DOI: 10.1155/2023/8855542 ISSN: 1545-2263

A Model-Based Bayesian Inference Approach for On-Board Monitoring of Rail Roughness Profiles: Application on Field Measurement Data of the Swiss Federal Railways Network

Charikleia D. Stoura, Vasilis K. Dertimanis, Cyprien Hoelzl, Claudia Kossmann, Alfredo Cigada, Eleni N. Chatzi
  • Mechanics of Materials
  • Building and Construction
  • Civil and Structural Engineering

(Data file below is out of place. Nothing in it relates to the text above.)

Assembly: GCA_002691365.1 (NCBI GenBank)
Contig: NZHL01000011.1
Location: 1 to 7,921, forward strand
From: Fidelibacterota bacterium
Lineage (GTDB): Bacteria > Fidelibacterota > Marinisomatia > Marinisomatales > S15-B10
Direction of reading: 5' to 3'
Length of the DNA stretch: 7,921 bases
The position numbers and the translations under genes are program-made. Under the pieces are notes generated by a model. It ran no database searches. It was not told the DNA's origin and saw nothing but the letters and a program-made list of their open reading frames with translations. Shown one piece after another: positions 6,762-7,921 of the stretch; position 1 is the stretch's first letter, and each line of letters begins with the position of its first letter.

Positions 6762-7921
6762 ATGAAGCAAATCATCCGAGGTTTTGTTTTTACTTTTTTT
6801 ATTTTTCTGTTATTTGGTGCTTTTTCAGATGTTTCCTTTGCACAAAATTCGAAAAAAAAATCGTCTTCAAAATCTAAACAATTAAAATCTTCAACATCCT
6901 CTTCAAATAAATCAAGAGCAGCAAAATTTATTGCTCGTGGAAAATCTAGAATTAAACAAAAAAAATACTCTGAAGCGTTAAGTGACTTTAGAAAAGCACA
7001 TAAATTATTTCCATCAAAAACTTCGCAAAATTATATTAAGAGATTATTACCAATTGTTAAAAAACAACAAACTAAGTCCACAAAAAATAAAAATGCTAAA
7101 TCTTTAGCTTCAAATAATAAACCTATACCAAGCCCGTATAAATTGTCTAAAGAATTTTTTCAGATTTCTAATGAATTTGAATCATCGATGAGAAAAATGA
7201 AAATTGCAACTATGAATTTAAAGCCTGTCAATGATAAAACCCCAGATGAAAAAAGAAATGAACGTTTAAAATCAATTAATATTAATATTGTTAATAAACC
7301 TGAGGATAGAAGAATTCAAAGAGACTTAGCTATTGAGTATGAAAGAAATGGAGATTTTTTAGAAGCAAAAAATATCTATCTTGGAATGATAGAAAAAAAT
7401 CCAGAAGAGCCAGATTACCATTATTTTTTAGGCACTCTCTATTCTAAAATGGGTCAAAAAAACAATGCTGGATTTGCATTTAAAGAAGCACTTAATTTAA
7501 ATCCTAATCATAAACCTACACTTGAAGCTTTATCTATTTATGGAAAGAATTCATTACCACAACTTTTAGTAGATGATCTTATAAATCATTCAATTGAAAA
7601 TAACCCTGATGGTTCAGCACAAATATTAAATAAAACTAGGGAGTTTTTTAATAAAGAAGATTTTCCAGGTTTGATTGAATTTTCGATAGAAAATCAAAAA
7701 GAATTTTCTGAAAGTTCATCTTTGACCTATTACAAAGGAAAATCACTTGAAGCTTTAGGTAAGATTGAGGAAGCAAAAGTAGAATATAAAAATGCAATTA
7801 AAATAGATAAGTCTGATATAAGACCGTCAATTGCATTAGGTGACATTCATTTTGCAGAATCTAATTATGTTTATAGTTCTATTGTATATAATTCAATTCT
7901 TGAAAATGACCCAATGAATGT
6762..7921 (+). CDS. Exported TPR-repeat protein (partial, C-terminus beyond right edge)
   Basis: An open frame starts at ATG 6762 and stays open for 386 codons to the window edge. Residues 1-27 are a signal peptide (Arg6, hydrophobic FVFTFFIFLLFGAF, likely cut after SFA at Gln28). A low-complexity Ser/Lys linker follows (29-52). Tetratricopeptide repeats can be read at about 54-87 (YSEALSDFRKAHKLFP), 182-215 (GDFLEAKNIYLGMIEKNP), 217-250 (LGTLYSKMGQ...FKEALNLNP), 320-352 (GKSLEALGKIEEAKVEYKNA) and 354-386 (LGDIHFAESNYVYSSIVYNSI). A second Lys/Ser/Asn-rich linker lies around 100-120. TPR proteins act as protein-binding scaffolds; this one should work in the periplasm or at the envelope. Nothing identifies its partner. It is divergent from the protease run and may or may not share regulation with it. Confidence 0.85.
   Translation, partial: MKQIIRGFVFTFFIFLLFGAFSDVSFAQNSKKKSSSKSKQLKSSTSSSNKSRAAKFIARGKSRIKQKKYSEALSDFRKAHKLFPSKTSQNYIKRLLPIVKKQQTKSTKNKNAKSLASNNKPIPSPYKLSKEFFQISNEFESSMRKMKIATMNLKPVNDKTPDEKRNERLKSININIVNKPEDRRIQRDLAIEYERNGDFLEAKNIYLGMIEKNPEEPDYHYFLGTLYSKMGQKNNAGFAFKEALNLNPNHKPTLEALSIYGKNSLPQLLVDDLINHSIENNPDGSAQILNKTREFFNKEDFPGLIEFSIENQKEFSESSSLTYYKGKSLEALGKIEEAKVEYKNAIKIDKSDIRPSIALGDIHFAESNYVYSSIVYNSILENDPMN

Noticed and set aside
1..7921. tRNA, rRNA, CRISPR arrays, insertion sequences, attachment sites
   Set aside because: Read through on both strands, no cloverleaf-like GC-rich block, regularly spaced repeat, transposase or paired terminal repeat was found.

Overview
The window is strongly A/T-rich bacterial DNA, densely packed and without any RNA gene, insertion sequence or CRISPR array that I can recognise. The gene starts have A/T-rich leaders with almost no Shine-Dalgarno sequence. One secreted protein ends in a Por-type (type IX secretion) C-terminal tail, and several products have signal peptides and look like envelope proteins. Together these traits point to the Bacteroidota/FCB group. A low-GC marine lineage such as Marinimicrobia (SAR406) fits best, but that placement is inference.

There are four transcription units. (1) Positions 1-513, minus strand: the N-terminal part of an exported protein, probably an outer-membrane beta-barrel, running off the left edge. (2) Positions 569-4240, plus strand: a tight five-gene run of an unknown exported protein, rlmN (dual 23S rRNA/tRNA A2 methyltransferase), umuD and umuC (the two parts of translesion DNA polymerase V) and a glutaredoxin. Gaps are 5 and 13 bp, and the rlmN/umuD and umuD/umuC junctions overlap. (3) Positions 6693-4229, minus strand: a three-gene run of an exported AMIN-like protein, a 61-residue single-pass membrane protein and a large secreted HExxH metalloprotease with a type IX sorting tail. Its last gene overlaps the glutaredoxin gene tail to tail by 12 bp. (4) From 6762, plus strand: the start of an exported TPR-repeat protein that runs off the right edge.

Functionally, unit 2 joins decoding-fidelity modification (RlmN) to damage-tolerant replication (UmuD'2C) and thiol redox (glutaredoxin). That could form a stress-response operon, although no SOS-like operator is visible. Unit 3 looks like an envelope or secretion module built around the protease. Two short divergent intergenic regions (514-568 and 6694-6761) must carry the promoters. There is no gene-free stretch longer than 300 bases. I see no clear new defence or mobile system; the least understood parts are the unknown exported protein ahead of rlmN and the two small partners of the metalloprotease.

According to the International Union of Railways, railway networks count more than one million kilometers of tracks worldwide, a number that is to rise further as the goal is to promote rail transportation as a sustainable means to face the challenge of increased mobility. However, such a vast expansion further necessitates efficient and reliable infrastructure monitoring schemes able to guarantee the quality and safety of rail transportation. Traditional monitoring approaches, relying on visual inspection and portable measuring devices, cannot rise to the task as they do not allow for continuous inspection of extended portions of rail infrastructure. Therefore, mobile monitoring methodologies based on dedicated diagnostic vehicles have emerged as an alternative. Despite revolutionizing traditional monitoring methods, such vehicles are usually expensive and can only operate under the suspension of regular rail service. In this work, we propose an alternative approach for mobile sensing of railway infrastructure based on on-board monitoring data collected from low-cost vibration sensors, e.g., accelerometers, which can be mounted on in-service trains. Specifically, we focus on identifying the roughness profile of the tracks and propose a fusion of reduced-order vehicle models with a Bayesian inference approach for joint input-state estimation. To enhance the inference, we opt for a prior updating of the vehicle model parameters on the basis of an unscented Kalman filter and available measurements from a diagnostic vehicle. The key contributions of this work are (i) the consideration of the dynamic interaction between trains and tracks, which is usually ignored in rail roughness estimation, (ii) the adoption of reduced train vehicle models that decrease the computational effort of the identification task, (iii) the updating of the vehicle parameters to account for inconsistencies in the model used, and (iv) the application of the proposed methodology to actual acceleration measurements collected from a diagnostic vehicle of the Swiss Federal Railways network.

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